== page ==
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I was just reading the readline man-page and discovered a bunch of great commands I didn't know about. However, several don't have default key bindings. Is there a way to execute the unbound commands from the shell?

I'm not asking how to bind the command in ~/.inputrc, but instead how to execute it as a "one off" from the shell or in a bash script.

For example, the "dump-variables" command. Is there some command I can feed "dump-variables" to as an argument to have it executed?

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    I don't think there is, from a quick glance at the readline manual and source.
    – Jim Paris
    Commented Oct 22, 2012 at 18:57

3 Answers 3

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I believe what you are looking for is the bind command itself. According to man builtin information running bind <readline-command> allows you to run one-offs, however, I couldn't get it to work like the manual says it should...it kept making keys not work for me; your mileage may vary. I did find the following commands which may be of use to you.

bind -p # Equivalent to dump-functions [machine readable]
bind -P # Equivalent to dump-functions [human readable]

bind -s # Equivalent to dump-macros    [machine readable]
bind -S # Equivalent to dump-macros    [human readable]

bind -v # Equivalent to dump-variables [machine readable]
bind -V # Equivalent to dump-variables [human readable]

Edit Note I would like to point out how annoying it is that it doesn't work like the manual says it should because if you type in bind and then press tab for auto-complete, it shows all of the commands.

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    Re directly calling readline functions: I don't think the manual actually claims that you can do that; in case you're referring to the syntax form bind readline-command: I suspect command there stands for a definition (mapping) line, not a directly callable readline function. The auto-completion is a nicety explicitly preconfigured on some platforms (e.g., Fedora 20), but not on many others; its presence does NOT imply that you can call readline functions directly - it's a fairly "dumb" command-completion spec: the completion works on any argument supplied to bind.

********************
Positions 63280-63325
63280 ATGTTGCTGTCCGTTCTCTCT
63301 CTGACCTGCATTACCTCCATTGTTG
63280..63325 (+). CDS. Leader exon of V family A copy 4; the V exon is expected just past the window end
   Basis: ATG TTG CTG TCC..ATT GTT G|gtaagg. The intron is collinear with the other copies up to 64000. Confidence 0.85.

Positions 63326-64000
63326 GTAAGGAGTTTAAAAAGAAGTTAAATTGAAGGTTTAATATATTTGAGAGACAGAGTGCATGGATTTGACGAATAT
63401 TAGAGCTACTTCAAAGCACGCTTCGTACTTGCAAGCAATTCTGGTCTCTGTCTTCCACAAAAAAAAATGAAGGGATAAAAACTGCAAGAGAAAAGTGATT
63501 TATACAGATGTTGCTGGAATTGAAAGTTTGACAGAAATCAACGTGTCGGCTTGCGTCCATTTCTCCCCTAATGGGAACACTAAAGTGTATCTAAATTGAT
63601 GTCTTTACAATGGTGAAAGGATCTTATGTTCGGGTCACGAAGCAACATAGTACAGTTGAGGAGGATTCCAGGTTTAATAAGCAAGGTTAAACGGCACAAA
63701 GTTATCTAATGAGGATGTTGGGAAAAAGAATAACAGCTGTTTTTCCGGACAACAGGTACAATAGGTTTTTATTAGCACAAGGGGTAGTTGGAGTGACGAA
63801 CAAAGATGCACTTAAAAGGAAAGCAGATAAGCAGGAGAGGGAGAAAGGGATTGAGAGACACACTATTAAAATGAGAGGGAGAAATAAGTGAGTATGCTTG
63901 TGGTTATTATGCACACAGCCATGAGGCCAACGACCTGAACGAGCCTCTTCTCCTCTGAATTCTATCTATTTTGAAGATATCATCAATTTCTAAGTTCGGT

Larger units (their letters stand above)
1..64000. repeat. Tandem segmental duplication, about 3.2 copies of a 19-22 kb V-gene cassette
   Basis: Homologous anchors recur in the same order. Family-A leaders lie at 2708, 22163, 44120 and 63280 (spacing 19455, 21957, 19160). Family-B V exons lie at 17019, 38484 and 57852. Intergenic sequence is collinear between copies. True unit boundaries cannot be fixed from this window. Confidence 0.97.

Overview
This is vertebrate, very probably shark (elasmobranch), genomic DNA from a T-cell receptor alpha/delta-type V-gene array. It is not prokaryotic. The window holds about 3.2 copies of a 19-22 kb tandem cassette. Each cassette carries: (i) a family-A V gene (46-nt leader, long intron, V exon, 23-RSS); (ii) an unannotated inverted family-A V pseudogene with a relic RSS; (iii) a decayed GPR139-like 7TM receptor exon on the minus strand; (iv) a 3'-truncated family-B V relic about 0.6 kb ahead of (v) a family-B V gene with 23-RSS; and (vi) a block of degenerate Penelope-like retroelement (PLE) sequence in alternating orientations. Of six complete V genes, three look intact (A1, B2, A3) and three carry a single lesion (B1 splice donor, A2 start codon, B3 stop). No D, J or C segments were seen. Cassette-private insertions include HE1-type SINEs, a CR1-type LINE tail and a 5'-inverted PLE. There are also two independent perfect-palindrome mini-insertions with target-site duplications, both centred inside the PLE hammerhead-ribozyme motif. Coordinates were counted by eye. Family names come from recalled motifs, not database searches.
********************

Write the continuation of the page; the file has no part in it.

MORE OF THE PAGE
– mklement0
    Commented Jul 17, 2014 at 22:09
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    +1 for the commands to list functions/macros/variables in effect; it's worth adding -X for shell commands (defined via -x).
    – mklement0
    Commented Jul 17, 2014 at 22:12
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One case where it would make a lot of sense is to "overload" default keystrokes when the line is empty, since many bindings are otherwise meaningless in that case, so lots of the most comfortable strokes are wasted while they could be extremely useful. Something like

alt_n() {
    [ -z $READLINE_LINE ] && do_something_else || execute_default_command
}
bind -x '"\en": alt_n'

otherwise you have to implement the default behavior for all affected bindings, which is fairly easy in some cases, other times not so much, and then it will always be just a hack, prone to weird bugs. An actually working example of this (a lucky coincidence EOF is handled this way), I have stty eof ^B and export IGNOREEOF=2 in my .profile since I kept accidentally closing my sessions. Now <C-B> works just fine in the line editor as cursor left, but on an empty prompt I can press it 3x to terminate.